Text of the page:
Archivists and librarians are often unfairly regarded as being dry, academic types, but that’s certainly not true of Patria. Her enthusiasm is infectious as she turns the pages of several minute books from Galway’s Rural District Councils, all of them at least 100 years old.

Part of her role involved cataloguing all the records of the Councils – Ballinasloe, Clifden, Galway, Gort, Loughrea, Mountbellew, Portumna and Tuam. These records mostly consisted of minutes of various meetings.

When she was cataloguing them she realised their worth to local historians and researchers, so she decided to compile a guide to their content. The result is For the Record: The Archives of Galway’s Rural District Councils, which will be a valuable asset to anybody with an interest in history.

Many representatives on these Councils were local personalities and several were arrested during the political upheaval of the era, she explains.

And, ushering in a new era in history, women were allowed to sit on these Rural District Councils – at the time they were not allowed to sit on County Councils.

All of this information is included in Patria’s introductory essay to the attractively produced A4 size guide, which gives a glimpse into how these Rural Councils operated and the way political thinking changed in Ireland during a short 26-year period. In the early 1900s, these Councils supported Home Rule, but by 1920, they were calling for full independence and refusing to recognise the British administration.

“I love the tone,” says Patria of the minutes from meetings. “The language was very emotive.”

That was certainly true of the Gort Rural District Council. At a meeting in 1907, following riots in Dublin at the premiere of JM Synge’s play, The Playboy of the Western World the councillors’ response was vehement. They recorded their decision to “protest most emphatically against the libellous comedy, The Playboy of the Western World, that was belched forth during the past week in the Abbey Theatre, Dublin, under the fostering care of Lady Gregory and Mr Yeats. We congratulate the good people of Dublin in howling down the gross buffoonery and immoral suggestions that are scattered throughout this scandalous performance.


For more from the archives see this week’s Tribunes here

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Real Galway flavour to intermediate club hurling battle in Birr



Date Published: 23-Jan-2013


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Athenry fail to take chances as they bow out of Junior Cup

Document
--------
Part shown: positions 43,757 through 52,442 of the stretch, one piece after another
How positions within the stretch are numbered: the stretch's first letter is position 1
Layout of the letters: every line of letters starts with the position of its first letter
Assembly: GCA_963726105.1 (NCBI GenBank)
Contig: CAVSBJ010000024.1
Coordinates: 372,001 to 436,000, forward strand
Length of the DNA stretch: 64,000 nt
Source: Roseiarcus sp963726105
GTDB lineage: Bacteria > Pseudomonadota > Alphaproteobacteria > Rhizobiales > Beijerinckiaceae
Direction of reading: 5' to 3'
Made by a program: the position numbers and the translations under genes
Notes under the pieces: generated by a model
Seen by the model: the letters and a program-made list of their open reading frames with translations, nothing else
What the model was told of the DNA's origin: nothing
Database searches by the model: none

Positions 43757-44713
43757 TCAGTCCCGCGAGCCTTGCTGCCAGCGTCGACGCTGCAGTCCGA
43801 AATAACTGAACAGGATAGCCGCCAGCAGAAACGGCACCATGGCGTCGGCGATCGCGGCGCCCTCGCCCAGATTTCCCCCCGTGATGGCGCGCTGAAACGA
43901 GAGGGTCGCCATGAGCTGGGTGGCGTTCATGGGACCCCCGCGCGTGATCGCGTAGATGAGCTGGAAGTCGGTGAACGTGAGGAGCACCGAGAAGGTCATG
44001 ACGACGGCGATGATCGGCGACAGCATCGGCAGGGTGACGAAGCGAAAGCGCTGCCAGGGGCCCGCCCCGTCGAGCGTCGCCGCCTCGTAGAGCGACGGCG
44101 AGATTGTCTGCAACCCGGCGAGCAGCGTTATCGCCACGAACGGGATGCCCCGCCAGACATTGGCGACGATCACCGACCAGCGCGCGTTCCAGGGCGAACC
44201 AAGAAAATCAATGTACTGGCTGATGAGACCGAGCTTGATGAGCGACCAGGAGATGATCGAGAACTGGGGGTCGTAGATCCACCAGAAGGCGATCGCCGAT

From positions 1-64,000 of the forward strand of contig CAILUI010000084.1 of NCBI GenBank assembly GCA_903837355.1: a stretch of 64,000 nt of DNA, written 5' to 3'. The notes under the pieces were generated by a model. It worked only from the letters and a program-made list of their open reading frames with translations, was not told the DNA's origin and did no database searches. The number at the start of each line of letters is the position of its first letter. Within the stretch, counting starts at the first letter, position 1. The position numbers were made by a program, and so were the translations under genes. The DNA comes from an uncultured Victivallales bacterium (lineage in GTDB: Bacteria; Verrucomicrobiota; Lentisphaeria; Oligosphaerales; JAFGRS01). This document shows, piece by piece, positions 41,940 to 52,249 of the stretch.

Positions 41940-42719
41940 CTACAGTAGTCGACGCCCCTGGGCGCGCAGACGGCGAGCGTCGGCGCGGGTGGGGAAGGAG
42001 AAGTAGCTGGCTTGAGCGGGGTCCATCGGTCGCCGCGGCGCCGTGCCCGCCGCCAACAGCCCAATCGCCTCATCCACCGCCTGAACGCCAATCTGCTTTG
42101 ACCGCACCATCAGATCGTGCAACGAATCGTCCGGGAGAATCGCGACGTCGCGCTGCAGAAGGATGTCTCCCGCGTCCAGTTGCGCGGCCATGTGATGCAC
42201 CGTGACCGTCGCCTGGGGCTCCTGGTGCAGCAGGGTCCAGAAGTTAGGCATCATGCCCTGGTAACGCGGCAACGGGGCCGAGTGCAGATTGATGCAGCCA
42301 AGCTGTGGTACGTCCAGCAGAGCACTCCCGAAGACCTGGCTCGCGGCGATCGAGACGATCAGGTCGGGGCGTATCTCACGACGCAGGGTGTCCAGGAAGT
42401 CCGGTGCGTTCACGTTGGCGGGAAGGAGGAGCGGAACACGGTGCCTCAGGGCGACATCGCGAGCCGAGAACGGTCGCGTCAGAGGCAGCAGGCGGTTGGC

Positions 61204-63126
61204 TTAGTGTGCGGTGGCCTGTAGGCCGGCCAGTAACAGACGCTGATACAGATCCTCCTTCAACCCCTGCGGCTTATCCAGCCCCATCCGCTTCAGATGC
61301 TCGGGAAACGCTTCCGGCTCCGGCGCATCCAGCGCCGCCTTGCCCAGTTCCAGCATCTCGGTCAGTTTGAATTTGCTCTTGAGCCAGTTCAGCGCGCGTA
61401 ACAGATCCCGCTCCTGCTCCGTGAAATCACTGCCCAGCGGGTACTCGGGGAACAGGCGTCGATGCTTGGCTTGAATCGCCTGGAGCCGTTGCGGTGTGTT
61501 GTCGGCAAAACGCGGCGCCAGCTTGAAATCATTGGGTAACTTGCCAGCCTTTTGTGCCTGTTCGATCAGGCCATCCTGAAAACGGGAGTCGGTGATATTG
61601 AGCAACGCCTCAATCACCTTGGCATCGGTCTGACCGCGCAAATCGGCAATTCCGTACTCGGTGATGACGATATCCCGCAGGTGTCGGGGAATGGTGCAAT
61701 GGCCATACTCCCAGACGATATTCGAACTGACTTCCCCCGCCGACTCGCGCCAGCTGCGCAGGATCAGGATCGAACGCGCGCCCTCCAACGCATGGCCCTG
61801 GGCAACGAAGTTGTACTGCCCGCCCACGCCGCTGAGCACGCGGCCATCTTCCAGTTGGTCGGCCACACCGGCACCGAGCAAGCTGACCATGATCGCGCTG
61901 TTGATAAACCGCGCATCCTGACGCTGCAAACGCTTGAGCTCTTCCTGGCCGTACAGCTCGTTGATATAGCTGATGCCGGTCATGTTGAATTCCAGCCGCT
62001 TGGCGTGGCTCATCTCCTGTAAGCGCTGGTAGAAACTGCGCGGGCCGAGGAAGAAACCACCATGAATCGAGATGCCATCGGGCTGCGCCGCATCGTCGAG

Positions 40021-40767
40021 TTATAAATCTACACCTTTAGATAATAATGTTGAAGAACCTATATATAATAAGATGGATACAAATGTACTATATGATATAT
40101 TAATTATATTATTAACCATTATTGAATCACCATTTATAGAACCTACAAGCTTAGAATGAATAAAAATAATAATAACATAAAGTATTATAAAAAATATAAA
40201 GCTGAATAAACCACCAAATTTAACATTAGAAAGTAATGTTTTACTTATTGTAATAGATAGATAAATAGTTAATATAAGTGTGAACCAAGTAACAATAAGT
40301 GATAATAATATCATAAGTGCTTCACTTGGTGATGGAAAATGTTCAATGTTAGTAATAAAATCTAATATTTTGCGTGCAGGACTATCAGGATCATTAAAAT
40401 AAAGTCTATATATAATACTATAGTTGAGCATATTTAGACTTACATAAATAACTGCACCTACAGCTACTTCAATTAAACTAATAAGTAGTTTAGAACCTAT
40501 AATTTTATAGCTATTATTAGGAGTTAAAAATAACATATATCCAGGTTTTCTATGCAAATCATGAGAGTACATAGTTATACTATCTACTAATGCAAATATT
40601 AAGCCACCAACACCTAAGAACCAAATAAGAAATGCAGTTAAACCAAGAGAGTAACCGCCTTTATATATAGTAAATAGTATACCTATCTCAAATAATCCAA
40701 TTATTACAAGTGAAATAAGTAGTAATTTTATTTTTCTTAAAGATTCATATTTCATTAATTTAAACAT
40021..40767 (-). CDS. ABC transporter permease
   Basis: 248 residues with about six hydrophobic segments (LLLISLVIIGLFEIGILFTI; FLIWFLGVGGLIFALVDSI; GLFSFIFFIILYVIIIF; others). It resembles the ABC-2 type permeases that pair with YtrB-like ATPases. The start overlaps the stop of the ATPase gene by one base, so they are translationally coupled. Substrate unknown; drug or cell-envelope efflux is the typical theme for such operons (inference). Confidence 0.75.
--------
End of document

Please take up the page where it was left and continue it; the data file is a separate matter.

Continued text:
Date Published: 29-Jan-2013

Athenry FC 1

Kilbarrack United 2

(After extra time)

For the second year in succession Athenry were done in extra time in the FAI Junior Cup as last season’s beaten finalist’s came from behind to snatch an excellent game in Moanbawn on Sunday afternoon.

On a heavy pitch that was only playable following extensive groundwork by club officials all morning, the home side were by far the better side in the opening half, but failed to take advantage of a number of opportunities that came their way.

An Alan O’Donovan penalty gave them a merited advantage just after the restart, but thereafter were on the back foot as Kilbarrack took over, but for all their pressing, the home rearguard were dealing comfortably with their forays.

However they were struck a body blow just six minutes from time, as big striker Keith Kirwan was left all alone at the far post to head the equaliser and from that point on the Dubliners were the better side.

They started off the extra time in the ascendancy and enjoying all the momentum before striking for a good winning goal on 104 minutes. A strong bench allowed them to make some necessary changes and it was not a facility that was available to Athenry manager Gabriel Glavin.

With Gary Forde and Gary Delaney out through suspension following their sending off against OLBC in the previous round, and Seamie Crowe injured, it left their bench rather threadbare with just a number of young squad players available.

Playing with the aid of the slight incline and any wind advantage going, the home side had a Connor Cannon effort on target in the opening minute, while John Meleady was just over with a flick at the other end.

Meleady then tested Andrew Walsh who saved comfortably, before the goalkeeper pulled off a brilliant double save on 14 minutes.

Firstly he went full length to push away a Meleady shot and was then back on his feet to parry David Jackson’s close-range rebound.

For more, read this week’s Connacht Sentinel.